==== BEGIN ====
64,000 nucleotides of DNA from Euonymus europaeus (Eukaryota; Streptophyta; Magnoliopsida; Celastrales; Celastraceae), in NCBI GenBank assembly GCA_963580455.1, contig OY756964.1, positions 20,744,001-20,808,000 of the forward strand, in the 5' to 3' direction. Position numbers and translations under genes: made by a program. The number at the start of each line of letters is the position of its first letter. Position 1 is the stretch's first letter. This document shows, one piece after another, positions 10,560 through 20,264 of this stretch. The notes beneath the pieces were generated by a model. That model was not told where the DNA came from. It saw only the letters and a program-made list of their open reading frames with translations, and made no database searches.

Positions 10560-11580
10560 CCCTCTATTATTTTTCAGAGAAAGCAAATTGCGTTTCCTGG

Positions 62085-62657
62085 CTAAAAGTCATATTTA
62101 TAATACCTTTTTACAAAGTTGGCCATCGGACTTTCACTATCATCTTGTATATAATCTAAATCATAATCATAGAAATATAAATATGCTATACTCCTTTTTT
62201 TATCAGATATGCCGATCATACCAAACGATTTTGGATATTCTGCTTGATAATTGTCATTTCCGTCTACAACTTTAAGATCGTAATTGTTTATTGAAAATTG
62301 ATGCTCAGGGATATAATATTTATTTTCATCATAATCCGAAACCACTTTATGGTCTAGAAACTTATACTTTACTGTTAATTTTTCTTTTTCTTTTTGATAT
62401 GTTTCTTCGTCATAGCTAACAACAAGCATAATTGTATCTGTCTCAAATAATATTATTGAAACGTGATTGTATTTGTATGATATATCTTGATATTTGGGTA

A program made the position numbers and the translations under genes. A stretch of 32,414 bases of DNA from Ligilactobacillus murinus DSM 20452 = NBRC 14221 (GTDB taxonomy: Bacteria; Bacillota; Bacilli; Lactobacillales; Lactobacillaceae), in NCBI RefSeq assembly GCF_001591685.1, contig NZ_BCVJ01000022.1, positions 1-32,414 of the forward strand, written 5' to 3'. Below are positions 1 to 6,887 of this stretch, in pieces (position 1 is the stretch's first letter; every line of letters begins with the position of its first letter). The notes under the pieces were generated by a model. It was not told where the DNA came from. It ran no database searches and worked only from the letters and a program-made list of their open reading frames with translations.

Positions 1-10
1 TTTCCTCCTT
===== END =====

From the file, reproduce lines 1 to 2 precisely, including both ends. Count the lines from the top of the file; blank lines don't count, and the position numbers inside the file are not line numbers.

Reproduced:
64,000 nucleotides of DNA from Euonymus europaeus (Eukaryota; Streptophyta; Magnoliopsida; Celastrales; Celastraceae), in NCBI GenBank assembly GCA_963580455.1, contig OY756964.1, positions 20,744,001-20,808,000 of the forward strand, in the 5' to 3' direction. Position numbers and translations under genes: made by a program. The number at the start of each line of letters is the position of its first letter. Position 1 is the stretch's first letter. This document shows, one piece after another, positions 10,560 through 20,264 of this stretch. The notes beneath the pieces were generated by a model. That model was not told where the DNA came from. It saw only the letters and a program-made list of their open reading frames with translations, and made no database searches.

Positions 10560-11580